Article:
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ChristAloneCoverIf you enjoyed this reflection, please take a moment to check out my new book, Christ Alone: Meditations and Sermons. This is not a collection of feel-good, saccharine devotional material. It’s hard-hitting, Gospel-giving, Christ-focused writing that takes you to the cross of Jesus again and again as the only source of healing for us. Purchase your copy by clicking on CreateSpace or Amazon. And thank you!

InfantPriestfrontcoverThe poems and hymns in my book, The Infant Priest, give voice to the triumphs and tragedies of life in a broken world. Here there is praise of the crucified and risen Christ, dark lamentation of a penitent wrestling with despair, meditations upon the life of our Lord, thanksgiving for family, and much more. If you’d like to purchase a copy, you may do so at this website or on Amazon.com.  Thank you!

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11 thoughts on “Unlearning Evil: Why I Don’t Make New Year’s Resolutions

  1. jeanluburich@yahoo.com on said:

    I really get a good start to my day when you have a Scroll. It always hits something within me. Please keep them coming. Jean

    Sent from my iPad

    >

  2. Just wow! “…God may drown this inner foe a million times, and a million times he will bob to the surface, a menacing smile on his face…” I could write the rest of my life and not come up with a power-truth sentence like that. Thanks Chad.

  3. Excellent points Chad. Have learned them only too well myself.

  4. new perspective for me, but gosh…how true. A long obedience in the same direction….love that. That’s exactly how we have to approach it. Overcoming sin, weakness will never be a battle completely won here.,

  5. I like this post, it really resonates with me! It’s a constant battle, and one that won’t be finished til we die. And in a weird way, that brings me comfort! Knowing I’m not the only one constantly messing it up, ha.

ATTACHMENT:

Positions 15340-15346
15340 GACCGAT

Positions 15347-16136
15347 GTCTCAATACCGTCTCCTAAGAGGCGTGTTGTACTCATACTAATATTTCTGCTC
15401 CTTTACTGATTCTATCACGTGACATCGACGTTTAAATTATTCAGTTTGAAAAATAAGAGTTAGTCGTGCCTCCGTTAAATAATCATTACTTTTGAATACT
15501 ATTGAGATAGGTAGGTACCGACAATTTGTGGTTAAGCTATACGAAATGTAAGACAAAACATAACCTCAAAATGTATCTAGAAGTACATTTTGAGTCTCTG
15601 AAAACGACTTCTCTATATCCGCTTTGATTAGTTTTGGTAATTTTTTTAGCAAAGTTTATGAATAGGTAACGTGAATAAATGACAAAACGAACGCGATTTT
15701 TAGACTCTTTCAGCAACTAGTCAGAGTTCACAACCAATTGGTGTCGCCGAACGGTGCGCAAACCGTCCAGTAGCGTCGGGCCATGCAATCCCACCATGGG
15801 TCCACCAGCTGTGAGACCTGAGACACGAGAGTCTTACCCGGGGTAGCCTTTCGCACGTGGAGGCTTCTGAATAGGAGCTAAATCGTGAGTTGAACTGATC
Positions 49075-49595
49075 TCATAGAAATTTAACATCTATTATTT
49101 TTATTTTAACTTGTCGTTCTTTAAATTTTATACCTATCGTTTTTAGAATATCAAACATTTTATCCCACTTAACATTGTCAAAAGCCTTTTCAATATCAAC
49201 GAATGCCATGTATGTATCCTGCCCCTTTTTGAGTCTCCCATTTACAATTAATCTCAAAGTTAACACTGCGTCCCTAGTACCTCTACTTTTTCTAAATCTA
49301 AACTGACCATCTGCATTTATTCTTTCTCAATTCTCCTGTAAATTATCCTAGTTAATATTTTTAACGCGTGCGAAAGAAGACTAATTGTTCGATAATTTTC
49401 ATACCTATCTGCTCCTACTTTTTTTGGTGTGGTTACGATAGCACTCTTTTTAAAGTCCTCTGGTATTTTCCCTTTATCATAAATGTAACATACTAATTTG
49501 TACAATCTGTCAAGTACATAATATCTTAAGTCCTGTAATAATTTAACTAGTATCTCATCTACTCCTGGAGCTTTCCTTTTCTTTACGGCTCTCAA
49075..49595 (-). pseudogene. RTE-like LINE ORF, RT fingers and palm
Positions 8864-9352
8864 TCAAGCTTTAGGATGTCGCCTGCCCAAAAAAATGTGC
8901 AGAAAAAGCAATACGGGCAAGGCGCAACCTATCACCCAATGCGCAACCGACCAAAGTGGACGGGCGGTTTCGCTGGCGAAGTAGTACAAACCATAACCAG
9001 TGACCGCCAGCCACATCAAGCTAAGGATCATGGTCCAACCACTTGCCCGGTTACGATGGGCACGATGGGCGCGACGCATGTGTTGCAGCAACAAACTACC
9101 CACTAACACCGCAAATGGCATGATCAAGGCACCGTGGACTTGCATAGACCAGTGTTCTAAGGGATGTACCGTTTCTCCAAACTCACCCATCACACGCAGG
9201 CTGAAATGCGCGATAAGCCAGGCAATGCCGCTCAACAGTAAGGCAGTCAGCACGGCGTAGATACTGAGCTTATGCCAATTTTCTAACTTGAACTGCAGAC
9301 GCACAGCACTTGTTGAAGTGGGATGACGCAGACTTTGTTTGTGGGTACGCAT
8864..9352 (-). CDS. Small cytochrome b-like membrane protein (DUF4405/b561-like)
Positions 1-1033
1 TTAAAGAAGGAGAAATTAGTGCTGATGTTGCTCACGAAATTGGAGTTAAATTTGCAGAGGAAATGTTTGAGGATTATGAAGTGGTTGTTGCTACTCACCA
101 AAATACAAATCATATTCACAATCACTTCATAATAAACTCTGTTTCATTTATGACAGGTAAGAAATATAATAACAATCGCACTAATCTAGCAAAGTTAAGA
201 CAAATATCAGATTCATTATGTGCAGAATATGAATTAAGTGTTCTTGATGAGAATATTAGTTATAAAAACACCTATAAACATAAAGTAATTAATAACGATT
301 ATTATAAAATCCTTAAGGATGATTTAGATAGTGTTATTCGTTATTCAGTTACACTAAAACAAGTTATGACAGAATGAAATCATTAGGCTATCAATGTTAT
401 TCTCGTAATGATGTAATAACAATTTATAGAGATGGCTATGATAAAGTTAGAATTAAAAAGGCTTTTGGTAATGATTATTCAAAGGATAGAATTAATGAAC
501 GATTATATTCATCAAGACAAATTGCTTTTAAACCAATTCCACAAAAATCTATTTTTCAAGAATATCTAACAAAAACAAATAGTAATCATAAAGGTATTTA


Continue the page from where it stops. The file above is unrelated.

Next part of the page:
6. uhhhh….it’s probably presumptuous of me to list requests, but oh well (requests for 3 essays):

    1. Assuming I am an adopted son of God, not a swine, is it not indeed manly to raise the level of pleasure to an honorable calling? Is not all of that which is wonderfully human somehow raised, when we substitute (for example) the pleasure of learning for that muddy pleasure of baser inclinations and habits? I know you’re not suggesting the dynamic of pleasure be excluded from life.

    2. When I was 25 I had ideas about what my life would/should look like at age 40. I was so wrong. Then at age 40 I was still foolish enough to think I had a good idea of what my life at 60 would/should look like. Now 60, it’s nothing like I had envisioned. And yet, I have to say, in my ashes, there is that which lives (Wordsworth). Why do we persist under this illusion of “knowing”, when our experience in Christ suggest that we don’t know from where the wind comes. Bonheoffer nearing his end: “Who am I? They mock me, these lonely questions of mine. Whoever I am, Thou knowest, O God, I am thine.” That….that….is more than enough?

    3. Who is Chad Bird when he is not his story?

    There will be absolutely no additional time in purgatory imposed if you disregard any or all of these requests. Always in sincere admiration….Kel

    • Thank you for the requests, Kel! I am always in search of new ideas on which to write. The first suggestion in particular interests me. As for the third, it would likely put the reader to sleep.

  7. Sharon Henry on said:

    This scroll is exactly what I needed to read today, January 1, 2015. Thank you.